In some cases, even though a column (or columns of a composite index) has a non-clustered index, the Query Optimizer may not use it (even though it should), instead performing a table scan (if the table is a heap) or a clustered index scan (if there is a clustered index). This, of course, can produce unwanted performance problems.
This particular problem can occur when there is a data correlation between the order of the rows in the table, and the order of the non-clustered index entries. This can occur when there is correlation between the clustered index and the non-clustered index. For example, the clustered index may be created on a date column, and the non-clustered index might be created on an invoice number column. If this is the case, then there is a correlation (or direct relationship) between the increasing dates and the increasing invoice numbers found in each row.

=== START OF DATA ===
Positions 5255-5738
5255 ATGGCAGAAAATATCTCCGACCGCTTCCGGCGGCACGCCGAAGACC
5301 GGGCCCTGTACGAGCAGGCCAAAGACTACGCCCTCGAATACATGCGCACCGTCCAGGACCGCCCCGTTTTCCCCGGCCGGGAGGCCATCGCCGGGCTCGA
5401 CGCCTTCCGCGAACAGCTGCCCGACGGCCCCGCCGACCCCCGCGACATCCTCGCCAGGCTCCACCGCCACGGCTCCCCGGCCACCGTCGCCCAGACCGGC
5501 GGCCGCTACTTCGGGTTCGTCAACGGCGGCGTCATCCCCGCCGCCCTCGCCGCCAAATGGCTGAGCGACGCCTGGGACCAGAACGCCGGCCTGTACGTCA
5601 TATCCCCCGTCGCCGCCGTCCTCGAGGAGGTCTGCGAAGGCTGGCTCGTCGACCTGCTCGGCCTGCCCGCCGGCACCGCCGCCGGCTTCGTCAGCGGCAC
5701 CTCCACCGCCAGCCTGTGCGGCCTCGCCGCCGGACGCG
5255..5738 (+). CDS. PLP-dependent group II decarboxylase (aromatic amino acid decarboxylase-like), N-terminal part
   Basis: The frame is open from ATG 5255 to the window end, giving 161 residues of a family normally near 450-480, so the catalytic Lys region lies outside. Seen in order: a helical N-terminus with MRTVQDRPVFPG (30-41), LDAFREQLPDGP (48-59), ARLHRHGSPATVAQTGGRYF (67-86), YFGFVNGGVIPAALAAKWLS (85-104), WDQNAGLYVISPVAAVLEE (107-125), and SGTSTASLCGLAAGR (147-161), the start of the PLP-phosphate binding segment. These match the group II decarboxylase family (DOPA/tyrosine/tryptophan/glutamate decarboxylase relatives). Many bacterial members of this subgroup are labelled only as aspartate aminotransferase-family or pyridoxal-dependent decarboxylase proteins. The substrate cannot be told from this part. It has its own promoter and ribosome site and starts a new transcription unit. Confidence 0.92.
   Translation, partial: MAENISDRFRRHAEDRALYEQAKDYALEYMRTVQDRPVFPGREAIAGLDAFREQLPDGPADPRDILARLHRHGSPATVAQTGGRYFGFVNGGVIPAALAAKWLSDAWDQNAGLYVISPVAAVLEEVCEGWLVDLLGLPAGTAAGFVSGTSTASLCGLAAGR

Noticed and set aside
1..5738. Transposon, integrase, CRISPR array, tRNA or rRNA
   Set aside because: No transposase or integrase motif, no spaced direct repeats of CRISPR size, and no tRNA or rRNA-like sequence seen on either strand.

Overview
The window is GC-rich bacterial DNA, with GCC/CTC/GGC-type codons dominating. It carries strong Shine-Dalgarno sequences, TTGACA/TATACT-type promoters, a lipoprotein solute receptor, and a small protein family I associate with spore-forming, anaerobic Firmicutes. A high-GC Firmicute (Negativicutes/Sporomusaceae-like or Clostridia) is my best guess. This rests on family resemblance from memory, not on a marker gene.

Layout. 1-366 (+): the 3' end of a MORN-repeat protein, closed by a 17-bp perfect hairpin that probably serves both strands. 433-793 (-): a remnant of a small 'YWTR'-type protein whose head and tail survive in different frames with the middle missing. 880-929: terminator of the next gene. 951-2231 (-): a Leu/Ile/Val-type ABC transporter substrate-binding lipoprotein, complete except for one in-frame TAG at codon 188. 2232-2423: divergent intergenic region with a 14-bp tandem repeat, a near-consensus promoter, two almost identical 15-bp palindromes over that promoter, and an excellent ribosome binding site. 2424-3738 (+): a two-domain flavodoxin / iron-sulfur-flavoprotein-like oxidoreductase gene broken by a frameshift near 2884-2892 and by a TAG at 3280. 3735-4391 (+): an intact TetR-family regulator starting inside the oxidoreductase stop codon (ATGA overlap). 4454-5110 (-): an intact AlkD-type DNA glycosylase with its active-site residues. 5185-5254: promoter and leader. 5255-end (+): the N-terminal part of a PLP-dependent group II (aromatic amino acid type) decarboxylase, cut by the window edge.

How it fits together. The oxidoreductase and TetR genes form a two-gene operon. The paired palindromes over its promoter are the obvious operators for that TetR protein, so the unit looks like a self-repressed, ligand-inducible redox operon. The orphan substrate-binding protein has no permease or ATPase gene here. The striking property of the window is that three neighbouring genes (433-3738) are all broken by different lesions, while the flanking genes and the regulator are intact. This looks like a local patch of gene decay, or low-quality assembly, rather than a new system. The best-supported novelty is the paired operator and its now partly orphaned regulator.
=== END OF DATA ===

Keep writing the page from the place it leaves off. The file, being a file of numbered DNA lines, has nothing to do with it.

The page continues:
The reason this problem occurs is because the Query Optimizer assumes there is no correlation, and it makes its optimization decisions based on this assumption.
If you run into this problem, there are three potential resolutions to this problem:
* If possible, reorder the non-clustered index column (assuming a composite index) so that the column with the highest cardinality is the first column in the composite index.
* Create covering indexes.
* Add index hints to your queries to overrule the Query Optimizer.
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